The Penn Orthopaedic Trauma and Fracture program is the largest and most complete program in the Philadelphia region with extensive capabilities for treating all musculoskeletal fractures, traumatic injuries and related complications.
In collaboration with the Penn Trauma Center, a Level 1 regional resource trauma center, our patients benefit from a multidisciplinary approach where more than one expert is involved in developing personalized care plans.
Our goal is to help patients return to normal activities as quickly as possible with the most appropriate treatment and rehabilitation for their particular orthopaedic injury or fracture.
Regardless of the severity or complexity of the condition, patients throughout the Philadelphia region receive the highest level of trauma and fracture care. If you or a loved one need expert fracture care, please contact us. If you are at another facility, please know you can ask to be transferred to Penn Medicine.
Conditions We Treat
We treats injuries ranging from simple accidents that occur during work, recreational and sports activities to the most severe cases of multiple trauma. These include:
- Sudden and severe musculoskeletal trauma
- Primary repair of simple fractures
- Complex pelvic and acetabular fractures
- Reconstruction for periarticular fractures (fractures around or in joints)
- Long-term rehabilitation for debilitating post-traumatic issues or complications that may arise, including fracture nonunion, malunion, and chronic osteomyelitis
Treatments and Services
Our surgeons specialize in surgery for musculoskeletal trauma, reconstruction for fractures, the treatment of complex fractures and long-term rehabilitation. Subspecialties provide a comprehensive array of surgical and rehabilitative services for the hand, foot, ankle, spine and joints.
Patients are treated based on the type of fracture they have and also what their goals of care are. This could be through non-surgical approaches such as a cast, boot, splint or sling. While some bones can heal with conservative treatment, others may require more invasive treatments, such as surgery for fracture repair.
Surgeons often turn to surgery to fix a broken bone to re-align it to allow it to heal properly or to fix a bone that is not healing properly. We may implant metal screws, pins, rods, or plates to hold the bone in place as it heals.
There are some fractures that do not require surgery. Once we review your x-rays, we may choose to immobilize the joint or bone with a splint, cast, or brace. This is done to prevent an injured area from moving while it heals.
Why Penn Orthopaedic Trauma and Fracture Program Is Different
Trusted Leader in Complex Fracture Care
We see patients referred for complex fracture care. These conditions may include:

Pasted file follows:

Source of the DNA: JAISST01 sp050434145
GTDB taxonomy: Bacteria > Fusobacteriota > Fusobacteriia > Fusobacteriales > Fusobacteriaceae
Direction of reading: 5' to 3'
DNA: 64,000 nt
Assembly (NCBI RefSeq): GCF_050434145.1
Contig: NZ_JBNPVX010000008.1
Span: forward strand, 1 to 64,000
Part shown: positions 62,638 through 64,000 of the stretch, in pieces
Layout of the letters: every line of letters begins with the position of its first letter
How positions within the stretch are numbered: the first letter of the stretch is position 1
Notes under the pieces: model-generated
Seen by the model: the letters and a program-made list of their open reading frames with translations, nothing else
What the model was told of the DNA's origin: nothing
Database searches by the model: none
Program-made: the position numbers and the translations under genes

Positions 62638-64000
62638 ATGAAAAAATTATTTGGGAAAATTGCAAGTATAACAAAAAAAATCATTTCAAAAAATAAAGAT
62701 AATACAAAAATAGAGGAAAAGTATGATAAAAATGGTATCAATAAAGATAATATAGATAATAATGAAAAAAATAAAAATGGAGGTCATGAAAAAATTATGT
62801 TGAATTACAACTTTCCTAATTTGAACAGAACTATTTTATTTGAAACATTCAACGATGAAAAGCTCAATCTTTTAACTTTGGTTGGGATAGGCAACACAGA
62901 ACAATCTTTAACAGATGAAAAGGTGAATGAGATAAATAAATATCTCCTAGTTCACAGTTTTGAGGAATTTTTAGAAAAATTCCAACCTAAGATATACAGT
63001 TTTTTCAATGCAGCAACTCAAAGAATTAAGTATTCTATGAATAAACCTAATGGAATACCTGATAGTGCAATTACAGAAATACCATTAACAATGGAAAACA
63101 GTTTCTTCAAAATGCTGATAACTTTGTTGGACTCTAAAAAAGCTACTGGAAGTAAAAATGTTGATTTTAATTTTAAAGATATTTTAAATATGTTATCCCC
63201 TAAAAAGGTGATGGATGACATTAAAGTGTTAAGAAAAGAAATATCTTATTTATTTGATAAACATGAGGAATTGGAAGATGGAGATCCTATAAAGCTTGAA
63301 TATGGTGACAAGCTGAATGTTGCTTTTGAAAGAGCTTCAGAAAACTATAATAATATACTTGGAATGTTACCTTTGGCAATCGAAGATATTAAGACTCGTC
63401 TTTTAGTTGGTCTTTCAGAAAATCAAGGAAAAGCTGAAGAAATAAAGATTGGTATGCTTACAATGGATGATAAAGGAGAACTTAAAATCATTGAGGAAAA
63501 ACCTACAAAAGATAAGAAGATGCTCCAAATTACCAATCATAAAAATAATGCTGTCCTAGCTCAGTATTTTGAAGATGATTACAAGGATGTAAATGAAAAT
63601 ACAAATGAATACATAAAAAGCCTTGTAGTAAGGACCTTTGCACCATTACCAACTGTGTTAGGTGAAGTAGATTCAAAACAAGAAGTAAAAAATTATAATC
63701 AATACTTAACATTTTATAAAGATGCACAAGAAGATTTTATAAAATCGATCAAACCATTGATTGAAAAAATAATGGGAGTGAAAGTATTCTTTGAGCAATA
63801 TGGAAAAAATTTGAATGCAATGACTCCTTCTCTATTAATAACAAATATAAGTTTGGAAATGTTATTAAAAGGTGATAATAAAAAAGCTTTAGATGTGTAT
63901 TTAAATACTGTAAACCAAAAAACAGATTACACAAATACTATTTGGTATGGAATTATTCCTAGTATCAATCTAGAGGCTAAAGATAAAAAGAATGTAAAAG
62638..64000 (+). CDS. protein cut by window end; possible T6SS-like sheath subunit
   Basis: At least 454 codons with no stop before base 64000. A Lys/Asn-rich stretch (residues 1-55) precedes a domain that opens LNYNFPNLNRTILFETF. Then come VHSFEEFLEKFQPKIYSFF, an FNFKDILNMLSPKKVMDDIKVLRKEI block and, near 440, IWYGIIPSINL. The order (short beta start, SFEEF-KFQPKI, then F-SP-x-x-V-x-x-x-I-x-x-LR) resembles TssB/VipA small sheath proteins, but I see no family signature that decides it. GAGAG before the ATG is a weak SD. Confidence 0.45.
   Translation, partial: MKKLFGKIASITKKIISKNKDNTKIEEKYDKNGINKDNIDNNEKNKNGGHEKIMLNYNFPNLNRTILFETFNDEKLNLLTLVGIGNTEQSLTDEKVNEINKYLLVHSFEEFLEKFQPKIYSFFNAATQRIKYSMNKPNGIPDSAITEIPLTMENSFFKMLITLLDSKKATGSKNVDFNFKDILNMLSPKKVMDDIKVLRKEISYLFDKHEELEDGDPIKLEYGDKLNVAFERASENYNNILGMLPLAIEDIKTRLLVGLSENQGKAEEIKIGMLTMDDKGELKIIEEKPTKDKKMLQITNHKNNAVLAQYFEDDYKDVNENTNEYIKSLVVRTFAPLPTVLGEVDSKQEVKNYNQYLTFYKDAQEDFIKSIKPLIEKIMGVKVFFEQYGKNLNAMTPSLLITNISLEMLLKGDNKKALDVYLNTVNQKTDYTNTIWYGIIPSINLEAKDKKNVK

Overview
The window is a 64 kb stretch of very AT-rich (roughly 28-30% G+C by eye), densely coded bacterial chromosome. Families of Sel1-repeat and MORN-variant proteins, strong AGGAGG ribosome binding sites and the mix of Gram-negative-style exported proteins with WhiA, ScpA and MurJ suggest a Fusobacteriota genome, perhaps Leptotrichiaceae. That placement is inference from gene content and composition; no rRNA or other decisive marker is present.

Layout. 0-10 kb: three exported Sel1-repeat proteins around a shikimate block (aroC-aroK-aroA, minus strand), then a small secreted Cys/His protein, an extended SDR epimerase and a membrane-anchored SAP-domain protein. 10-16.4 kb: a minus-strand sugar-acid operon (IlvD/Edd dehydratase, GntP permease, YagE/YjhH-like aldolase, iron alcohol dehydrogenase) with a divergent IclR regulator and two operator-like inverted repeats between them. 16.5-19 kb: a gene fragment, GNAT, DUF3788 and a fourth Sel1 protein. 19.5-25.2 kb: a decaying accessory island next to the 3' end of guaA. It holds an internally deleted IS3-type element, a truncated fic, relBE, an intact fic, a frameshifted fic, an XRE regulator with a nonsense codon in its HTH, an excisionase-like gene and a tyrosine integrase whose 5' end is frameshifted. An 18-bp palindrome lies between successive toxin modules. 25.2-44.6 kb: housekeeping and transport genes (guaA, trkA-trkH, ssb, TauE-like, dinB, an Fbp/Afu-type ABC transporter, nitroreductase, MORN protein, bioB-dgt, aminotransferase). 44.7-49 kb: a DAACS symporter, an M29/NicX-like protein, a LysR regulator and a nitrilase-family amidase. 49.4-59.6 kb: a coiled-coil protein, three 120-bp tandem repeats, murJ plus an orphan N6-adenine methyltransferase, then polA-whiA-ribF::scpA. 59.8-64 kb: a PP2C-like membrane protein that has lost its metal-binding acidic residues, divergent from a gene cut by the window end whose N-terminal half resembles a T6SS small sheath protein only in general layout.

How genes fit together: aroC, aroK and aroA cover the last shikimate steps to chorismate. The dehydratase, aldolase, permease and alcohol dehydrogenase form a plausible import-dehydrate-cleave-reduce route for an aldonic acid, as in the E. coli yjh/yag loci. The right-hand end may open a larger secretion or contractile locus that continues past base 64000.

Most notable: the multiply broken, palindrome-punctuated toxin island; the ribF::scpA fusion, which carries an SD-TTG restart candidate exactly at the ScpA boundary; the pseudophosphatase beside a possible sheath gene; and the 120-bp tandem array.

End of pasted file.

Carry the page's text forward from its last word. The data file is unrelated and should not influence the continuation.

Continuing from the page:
- Acetabulum fractures
- Bone infections
- Limb salvage cases
- Malunions (fractures that healed in an unacceptable position)
- Nonunions (fractures that are not healing)
- Open fracture (fractures with wound complications)
- Spine fractures
The Right Team at the Right Time
When you come to Penn, you’ll find a team that is ready to focus on more than just your fracture. We look at the whole you, then surround you with your own dedicated team that will work seamlessly to understand who you are, how you want to live and exactly what kind of care will get you there.
Penn Medicine is home to some of the best specialists across many fields. If you have nerve damage with your fracture, you’ll see a neuro-orthopedist. If you’re a female athlete who fractured her fibula, you’ll see a physician from our unique Center for Female Athlete. We have all the experts under one roof who can work with your personal case, personal wishes and personal preferences. After all, this is your body. This is your life. Make sure your care is in the right hands.
Advanced Orthopaedic Medicine and Surgery Research and Clinical Trials
Penn Medicine has an international reputation for groundbreaking work and innovations in treating orthopaedic trauma.
The McKay Orthopaedic Research Laboratory
The McKay Orthopaedic Research Laboratory of the Department of Orthopaedic Surgery is a multi-faceted facility with programs focused on musculoskeletal research. The McKay Lab involves the participation of more than 100 research personnel including 13 faculty members.
The lab is ranked third among Orthopaedic Departments nationally in terms of NIH funding. Their mission is to conduct high quality fundamental and translational research and to train the next generation of leaders in the orthopaedic and musuloskeletal field.
The Biedermann Lab
The Biedermann Lab is specifically designed to execute clinically relevant research projects focused on orthopaedic implant performance.
Ongoing projects have a wide scope of interests and employ a variety of techniques including:
- 3-D motion capture
- Cyclic testing of implants
- In silico modeling
- In vitro simulations of activities of daily living
- Measurement of articulating joint forces
To date, the Lab has developed several full-length manuscripts that have been accepted for publication at The Journal of the American Academy of Orthopaedic Surgeons and The Journal of Orthopaedic Trauma.